_I_ do inspect/clean/lubricate the cutaway cables and exercise the main risers, if they are present... but several folks bring their system to me without the main and/or cutaway cable there...

Other riggers feel that they are working on the TSO'ed portions only (not the main) unless specifically asked because, that's the owner/operator's job...

Want to know what your rigger does?
ASK?!?

JW
Always remember that some clouds are harder than others...

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ufk22

***Those are four different activities.

Clean cables - every so often. Depends on climate. Clean housings - rigger's job. One that some (very prominent) riggers do poorly or neglect to do. Exercise rings - no clue what you mean by that...

Unless you jump where there is a lot of sand, I don't know that cleaning the housing is recommended unless there is an issue. Studies I've seen show that a light lube on the cut-away cable, especially the ends where it passes through the 3-ring loop, can significantly reduce pull force.
Exercising the three-rings means to twist the rings enough for the riser fabric to flex substantially a few times to help avoid the riser from taking a set, which can cause delayed release. I know of one case where a friend of mine had to wipe her hand across her three-rings after a chop to get them to release.

That's a funny thing - I was told it was the rigger's job to clean out housings every repack in NE USA, far from any sand.

Meanwhile in the Western USA (where there isn't much grass...) a different, also well established rigger with a large operation clearly thought otherwise with someone I know. I had my rigger repack her rig (it was that time of the year), he came back and said she had a really hard pull because of shit lodged in the cable housings.

So if it's your job to repack someone's reserve, clean the damn things with a pipe cleaner? Please?

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lyosha


That's a funny thing - I was told it was the rigger's job to clean out housings every repack in NE USA, far from any sand.



Interesting how things differ in different places.

I had never ever heard anyone talk about cleaning housings routinely, in over 20 years either with local riggers or the occasional rigger instructor.

Didn't see any pipe cleaner listed in Para Gear's big rigging kit (tho' it might be a bit outdated), nor in some DZ.com thread about what tools a new rigger needs.

Sure there's the old idea of gravel getting in the reserve housing if you are submerging yourself in the pea pit when downwinding your ParaCommander, and that during a repack one wants to make sure that cables slide in cleanly without obstruction, but I had never heard of cleaning the housings being on any rigging to do list.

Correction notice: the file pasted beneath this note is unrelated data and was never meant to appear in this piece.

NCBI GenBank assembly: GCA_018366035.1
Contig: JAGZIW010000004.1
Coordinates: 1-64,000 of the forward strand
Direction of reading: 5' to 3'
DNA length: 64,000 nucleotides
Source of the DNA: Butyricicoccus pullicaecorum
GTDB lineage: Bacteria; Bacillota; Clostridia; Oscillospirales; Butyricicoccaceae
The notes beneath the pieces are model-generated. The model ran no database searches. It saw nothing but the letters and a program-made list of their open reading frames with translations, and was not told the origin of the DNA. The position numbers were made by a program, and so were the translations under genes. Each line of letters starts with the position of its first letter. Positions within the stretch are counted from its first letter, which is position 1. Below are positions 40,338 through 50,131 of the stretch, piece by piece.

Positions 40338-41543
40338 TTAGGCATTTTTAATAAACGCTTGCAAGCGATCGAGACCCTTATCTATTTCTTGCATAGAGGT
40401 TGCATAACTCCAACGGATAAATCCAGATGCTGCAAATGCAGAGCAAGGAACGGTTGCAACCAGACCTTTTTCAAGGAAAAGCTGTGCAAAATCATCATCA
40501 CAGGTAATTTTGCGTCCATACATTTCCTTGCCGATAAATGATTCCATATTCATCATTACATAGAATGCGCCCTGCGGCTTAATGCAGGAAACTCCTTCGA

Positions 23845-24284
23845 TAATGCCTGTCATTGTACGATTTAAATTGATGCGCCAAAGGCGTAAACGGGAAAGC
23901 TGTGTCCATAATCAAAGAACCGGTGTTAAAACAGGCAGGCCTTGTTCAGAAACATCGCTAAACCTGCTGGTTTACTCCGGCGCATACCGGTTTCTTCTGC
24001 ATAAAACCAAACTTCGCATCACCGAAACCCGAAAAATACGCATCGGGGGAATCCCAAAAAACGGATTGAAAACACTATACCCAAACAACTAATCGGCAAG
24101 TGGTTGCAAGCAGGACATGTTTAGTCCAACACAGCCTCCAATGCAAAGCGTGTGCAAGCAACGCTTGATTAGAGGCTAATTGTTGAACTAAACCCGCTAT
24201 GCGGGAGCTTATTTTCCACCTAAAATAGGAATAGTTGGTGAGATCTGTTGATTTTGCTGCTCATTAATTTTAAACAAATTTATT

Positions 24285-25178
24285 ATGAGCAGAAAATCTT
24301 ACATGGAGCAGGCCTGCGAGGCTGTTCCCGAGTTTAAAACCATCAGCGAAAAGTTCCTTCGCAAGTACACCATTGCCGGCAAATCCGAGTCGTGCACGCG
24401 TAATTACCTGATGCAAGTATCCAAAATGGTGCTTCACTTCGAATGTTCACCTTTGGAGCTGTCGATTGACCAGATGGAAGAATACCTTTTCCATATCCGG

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The act of removing and cleaning the cable will dislodge any foreign matter from the housing. Unless it's a coating on the inside, typically oil from the manufacturing process. Cleaning the cable is cleaning the housing.
Always remember the brave children who died defending your right to bear arms. Freedom is not free.

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fcajump

Follow on question here...

For those that say (on this, or ANY other issue) that "its the rigger's job".... have you discussed with YOUR rigger what (s)he does consider their job?

_I_ do inspect/clean/lubricate the cutaway cables and exercise the main risers, if they are present... but several folks bring their system to me without the main and/or cutaway cable there...

Other riggers feel that they are working on the TSO'ed portions only (not the main) unless specifically asked because, that's the owner/operator's job...

Want to know what your rigger does?
ASK?!?

JW



I clean then too, as long as they are there.

I'd be interested in what rigger's impression was of how many jumpers were actually doing the recommended cleaning/lubing.

In my experience I think 30% would be too high an estimate. I don't think most jumpers touch the three rings between repacks.
"What if there were no hypothetical questions?"

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Monthly is the answer I think you are looking for

We hold an event at Mee Loft every month with a focus on gear inspection and maintenance as well as seminars on understanding equipment better such as AAD's, MARDS, Canopy flight etc

https://www.facebook.com/events/768892729922624/